Alane: Independent publishing can be challenging for children’s authors because so much of what young kids read is on printed books, not electronic, so reaching schools, libraries, and bookstores is always more of a challenge. It is still very hard for independently published authors to be on the shelf at Barnes and Noble or other big retail stores, so they have to be creative at marketing their books. I was fortunate to have The Coal Thief showcased on and read by actor Christian Slater which has garnered over 1 million views, generally by teachers in classrooms. Its very rewarding to think that millions of kids have been exposed to my father’s childhood stories!

Lauren: The greatest challenge of publishing non-traditionally as an Illustrator would being your own art director. Alane has always given me a lot of freedom to take the illustrations where I want, as long as it fits her story and the time period. But with that freedom comes a lot of self-critique and questioning if something is good or not. It can be hard to be in your own head that much. And there are times when it's easy to just let something slide instead of pushing yourself to go back and make it better - something an Art Director would surely do. Thankfully I also have art buddies that I can bounce ideas off of or just get a second pair of eyes when I am unsure of myself.

More interior art from "The Santa Thief"

Lee: What was (or is) the greatest benefit?

Alane: The greatest benefit is having control over the process and being able to publish on your own schedule.

Lauren: For our situation, I feel like being able to collaborate on this series has been a big benefit for both of us. In reality, without a traditional publisher to mediate, it is necessary for us to communicate. Going the non-traditional route has also allowed me to explore my own ideas and techniques with the artwork, which I have been able to do for each of the books in the series. That has allowed me a great opportunity to grow as an artist.

Lee: Anything else you'd like to share about the adventure so far?

Alane: I really look forward to bringing out the next book in the series, The Circus Thief coming this Fall. The Circus Thief tells the story of Georgie’s adventures at the circus where he ends up rescuing a circus horse named Roxie. I think the book showcases some of Lauren’s best work with colors and details. For the future, I’d love to come up with a new series about life during the Great Depression, and maybe try traditional publishing this time around!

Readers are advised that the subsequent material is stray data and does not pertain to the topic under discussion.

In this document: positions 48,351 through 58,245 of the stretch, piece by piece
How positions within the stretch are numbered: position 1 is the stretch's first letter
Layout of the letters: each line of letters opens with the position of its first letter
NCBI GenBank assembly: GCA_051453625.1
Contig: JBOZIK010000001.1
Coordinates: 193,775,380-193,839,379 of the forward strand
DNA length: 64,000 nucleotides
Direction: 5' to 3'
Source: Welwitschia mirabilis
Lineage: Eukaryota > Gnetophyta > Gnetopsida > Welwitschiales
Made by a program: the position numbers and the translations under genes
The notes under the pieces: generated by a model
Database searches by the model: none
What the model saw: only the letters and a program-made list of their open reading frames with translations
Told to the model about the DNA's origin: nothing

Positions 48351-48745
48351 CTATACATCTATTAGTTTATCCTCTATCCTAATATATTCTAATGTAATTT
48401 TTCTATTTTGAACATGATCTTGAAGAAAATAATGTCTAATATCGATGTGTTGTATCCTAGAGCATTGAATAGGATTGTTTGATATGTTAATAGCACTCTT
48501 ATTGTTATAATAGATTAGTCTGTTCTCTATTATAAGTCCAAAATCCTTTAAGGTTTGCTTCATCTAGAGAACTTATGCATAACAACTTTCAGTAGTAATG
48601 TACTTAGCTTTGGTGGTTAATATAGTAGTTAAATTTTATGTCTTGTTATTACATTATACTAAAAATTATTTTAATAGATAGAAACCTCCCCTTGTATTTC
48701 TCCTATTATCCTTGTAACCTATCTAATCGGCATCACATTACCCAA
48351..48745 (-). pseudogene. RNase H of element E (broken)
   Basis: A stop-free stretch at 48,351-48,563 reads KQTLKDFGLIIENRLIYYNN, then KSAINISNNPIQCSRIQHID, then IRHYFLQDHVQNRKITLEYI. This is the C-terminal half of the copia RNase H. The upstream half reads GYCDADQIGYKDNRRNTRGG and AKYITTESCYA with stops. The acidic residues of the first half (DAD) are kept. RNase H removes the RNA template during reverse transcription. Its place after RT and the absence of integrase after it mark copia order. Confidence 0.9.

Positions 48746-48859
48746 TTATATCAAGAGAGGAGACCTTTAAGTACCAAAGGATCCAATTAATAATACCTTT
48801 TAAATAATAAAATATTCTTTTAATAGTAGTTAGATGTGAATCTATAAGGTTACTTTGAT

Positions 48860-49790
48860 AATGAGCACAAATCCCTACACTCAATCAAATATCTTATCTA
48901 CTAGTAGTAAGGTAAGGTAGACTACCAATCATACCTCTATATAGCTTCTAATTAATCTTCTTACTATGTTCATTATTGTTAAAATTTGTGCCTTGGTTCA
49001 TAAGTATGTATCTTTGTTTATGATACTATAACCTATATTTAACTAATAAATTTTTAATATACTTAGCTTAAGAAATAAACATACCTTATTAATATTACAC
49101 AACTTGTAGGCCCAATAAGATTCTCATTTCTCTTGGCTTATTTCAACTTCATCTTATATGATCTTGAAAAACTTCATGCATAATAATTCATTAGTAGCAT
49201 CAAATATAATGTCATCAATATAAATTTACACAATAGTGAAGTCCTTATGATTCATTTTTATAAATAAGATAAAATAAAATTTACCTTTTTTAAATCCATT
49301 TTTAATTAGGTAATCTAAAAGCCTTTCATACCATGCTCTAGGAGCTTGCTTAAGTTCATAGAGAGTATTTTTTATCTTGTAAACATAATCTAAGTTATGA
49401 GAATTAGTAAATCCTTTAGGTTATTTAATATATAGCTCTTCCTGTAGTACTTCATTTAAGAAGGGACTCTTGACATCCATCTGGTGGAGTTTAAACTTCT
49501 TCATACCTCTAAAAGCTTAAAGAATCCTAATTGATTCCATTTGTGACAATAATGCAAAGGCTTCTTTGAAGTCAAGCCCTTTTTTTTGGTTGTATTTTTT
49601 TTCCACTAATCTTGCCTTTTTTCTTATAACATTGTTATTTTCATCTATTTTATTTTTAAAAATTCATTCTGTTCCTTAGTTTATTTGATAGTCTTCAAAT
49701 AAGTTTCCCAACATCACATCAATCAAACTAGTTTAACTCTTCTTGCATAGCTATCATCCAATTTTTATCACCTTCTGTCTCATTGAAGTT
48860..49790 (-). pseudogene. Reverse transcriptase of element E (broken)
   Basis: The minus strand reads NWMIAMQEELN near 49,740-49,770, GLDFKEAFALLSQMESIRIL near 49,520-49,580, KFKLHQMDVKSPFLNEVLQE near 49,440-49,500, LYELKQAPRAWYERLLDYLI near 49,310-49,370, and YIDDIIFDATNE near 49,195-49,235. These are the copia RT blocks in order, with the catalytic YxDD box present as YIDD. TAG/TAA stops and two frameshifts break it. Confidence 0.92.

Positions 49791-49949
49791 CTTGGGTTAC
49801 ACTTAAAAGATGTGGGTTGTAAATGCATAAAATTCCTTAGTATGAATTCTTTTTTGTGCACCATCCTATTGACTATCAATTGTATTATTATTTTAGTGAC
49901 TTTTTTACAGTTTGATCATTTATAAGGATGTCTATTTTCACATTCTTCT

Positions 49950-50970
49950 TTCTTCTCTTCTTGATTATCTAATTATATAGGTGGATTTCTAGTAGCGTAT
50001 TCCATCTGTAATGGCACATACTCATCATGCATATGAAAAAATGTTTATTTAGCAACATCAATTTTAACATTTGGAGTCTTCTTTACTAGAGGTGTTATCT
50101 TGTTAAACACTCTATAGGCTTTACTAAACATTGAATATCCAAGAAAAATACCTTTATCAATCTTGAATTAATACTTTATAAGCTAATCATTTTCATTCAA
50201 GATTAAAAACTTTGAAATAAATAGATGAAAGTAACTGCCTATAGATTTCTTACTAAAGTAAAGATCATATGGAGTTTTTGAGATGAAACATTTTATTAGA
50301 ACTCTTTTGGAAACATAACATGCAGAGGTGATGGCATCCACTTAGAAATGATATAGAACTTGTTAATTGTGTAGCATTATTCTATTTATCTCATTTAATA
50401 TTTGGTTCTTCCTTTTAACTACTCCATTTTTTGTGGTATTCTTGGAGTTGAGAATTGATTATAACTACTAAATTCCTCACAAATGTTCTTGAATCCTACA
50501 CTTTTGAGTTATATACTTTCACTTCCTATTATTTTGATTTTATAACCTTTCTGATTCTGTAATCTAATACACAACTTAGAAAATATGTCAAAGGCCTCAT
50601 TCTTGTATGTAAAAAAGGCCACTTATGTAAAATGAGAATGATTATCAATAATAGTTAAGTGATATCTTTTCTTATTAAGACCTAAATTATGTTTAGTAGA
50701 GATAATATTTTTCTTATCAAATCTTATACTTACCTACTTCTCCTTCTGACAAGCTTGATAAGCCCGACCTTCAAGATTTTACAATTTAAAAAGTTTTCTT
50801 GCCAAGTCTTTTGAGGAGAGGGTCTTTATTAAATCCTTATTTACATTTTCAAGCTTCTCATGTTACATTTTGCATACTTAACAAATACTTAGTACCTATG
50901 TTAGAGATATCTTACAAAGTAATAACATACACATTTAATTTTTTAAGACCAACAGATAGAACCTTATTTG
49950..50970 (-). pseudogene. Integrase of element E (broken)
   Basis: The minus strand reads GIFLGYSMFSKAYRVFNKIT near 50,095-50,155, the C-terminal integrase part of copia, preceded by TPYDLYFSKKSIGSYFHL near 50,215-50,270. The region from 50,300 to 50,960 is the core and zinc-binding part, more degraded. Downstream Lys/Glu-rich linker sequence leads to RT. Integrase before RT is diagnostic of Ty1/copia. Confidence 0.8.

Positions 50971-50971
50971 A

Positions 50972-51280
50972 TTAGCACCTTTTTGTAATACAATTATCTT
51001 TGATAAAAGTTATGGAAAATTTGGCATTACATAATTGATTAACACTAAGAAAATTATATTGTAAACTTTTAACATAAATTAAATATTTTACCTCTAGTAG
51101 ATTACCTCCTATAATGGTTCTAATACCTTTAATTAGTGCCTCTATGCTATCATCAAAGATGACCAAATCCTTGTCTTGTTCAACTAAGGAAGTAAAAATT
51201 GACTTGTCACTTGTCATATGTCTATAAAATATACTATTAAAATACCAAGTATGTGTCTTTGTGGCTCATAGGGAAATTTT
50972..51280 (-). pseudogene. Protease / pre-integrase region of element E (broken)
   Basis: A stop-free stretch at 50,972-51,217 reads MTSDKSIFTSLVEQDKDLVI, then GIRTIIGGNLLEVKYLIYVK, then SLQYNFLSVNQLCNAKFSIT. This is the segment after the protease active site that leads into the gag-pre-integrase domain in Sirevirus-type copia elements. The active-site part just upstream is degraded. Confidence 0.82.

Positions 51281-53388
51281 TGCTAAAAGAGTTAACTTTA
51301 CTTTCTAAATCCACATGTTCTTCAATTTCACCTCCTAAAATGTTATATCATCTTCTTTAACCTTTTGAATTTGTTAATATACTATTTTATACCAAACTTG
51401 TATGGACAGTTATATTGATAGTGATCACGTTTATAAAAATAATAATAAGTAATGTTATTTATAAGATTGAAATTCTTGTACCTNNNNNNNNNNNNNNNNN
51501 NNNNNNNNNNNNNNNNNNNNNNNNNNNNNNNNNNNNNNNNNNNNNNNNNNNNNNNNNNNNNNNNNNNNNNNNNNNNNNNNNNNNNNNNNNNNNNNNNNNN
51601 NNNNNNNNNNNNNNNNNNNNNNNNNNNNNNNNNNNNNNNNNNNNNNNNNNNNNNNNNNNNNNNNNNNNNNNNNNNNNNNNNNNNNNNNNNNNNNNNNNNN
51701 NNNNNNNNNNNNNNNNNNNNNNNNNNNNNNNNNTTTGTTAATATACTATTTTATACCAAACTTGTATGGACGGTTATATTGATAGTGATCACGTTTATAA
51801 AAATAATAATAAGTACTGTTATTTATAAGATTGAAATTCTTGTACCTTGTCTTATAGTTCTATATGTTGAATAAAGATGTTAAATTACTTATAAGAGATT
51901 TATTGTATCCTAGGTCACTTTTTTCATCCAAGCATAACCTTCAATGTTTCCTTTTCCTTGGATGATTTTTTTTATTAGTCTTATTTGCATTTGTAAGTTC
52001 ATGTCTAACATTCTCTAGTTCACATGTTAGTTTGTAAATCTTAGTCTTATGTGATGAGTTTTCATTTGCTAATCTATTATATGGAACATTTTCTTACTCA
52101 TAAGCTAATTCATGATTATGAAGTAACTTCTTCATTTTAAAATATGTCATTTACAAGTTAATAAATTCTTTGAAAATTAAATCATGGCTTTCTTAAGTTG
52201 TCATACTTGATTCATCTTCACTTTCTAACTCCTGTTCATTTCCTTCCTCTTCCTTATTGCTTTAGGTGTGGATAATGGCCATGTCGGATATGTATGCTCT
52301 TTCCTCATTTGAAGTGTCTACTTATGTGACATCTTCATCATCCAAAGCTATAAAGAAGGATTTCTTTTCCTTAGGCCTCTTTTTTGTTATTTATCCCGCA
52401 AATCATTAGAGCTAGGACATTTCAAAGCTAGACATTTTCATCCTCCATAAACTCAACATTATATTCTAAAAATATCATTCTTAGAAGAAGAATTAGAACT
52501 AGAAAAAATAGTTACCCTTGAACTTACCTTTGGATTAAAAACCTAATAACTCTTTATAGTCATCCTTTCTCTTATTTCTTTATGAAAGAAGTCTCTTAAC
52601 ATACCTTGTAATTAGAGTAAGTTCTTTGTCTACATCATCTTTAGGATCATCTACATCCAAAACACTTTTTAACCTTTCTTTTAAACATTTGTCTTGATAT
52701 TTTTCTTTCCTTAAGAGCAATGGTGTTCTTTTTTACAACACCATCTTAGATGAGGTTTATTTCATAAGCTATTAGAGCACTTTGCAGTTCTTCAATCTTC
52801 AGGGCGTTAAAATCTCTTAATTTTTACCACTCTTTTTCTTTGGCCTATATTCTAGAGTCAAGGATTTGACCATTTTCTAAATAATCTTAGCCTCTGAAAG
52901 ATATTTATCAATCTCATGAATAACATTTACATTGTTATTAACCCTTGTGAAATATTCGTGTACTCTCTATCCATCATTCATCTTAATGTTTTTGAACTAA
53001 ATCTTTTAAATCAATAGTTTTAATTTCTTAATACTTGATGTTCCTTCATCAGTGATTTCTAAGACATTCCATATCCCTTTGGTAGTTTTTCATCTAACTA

Congratulations to both Alane and Lauren!

You can learn more about The Santa Thief and author Alane Adams here, and illustrator Lauren Gallegos here.

And if you'd like to find out more about SCBWI's Spark Award that recognizes excellence in a children’s book published through a non-traditional publishing route, here's the link to all the information.

Illustrate and Write On,

Tuesday, June 5, 2018

A Great Article By Tom McAllister About Being A Writer, Expectations, Reality, And Why We Live This "Writing Life"

Empty seats at a reading...

The piece is "Who Will Buy Your Book?" by Tom McAllister, posted at The Millions.

Some choice moments:
"The point of this piece is not to shame those people or to complain about not getting enough support. It’s just to say: whatever you think it’s like after you publish a book, it’s actually harder than that."
This part cracked me up:
"I admit to having felt betrayed by my friends’ indifference, especially after the first book, but I remind myself that I do the same thing all the time. I have friends in bands that I haven’t seen live in years. I’ve never been to any friends’ improv shows. I skip a lot of readings, even when I know the readers. I have friends with books I haven’t bought or read. I have explicitly lied to colleagues about having read and enjoyed their books. The book industry is partly kept afloat by a shadow economy in which the main currency is bullshit."
and this really resonated:
"I don’t think there is any way to convince all the people in your life to buy your book, let alone care about it half as much as you do. Though their validation feels great, it’s important to remember that it’s also not the point. As a writer, you need to approach every project with the understanding that you’re doing this work for yourself, and everything that happens once it’s in the world is out of your control. Whatever project you’re working on now doesn’t derive value from your friends’ approval, but rather from the love and energy you pour into it. You can do the work, and you can keep showing up, and that’s all you’ve got. Most of the time, it’s all you need."
The article is well-worth reading. 

Illustrate and Write On,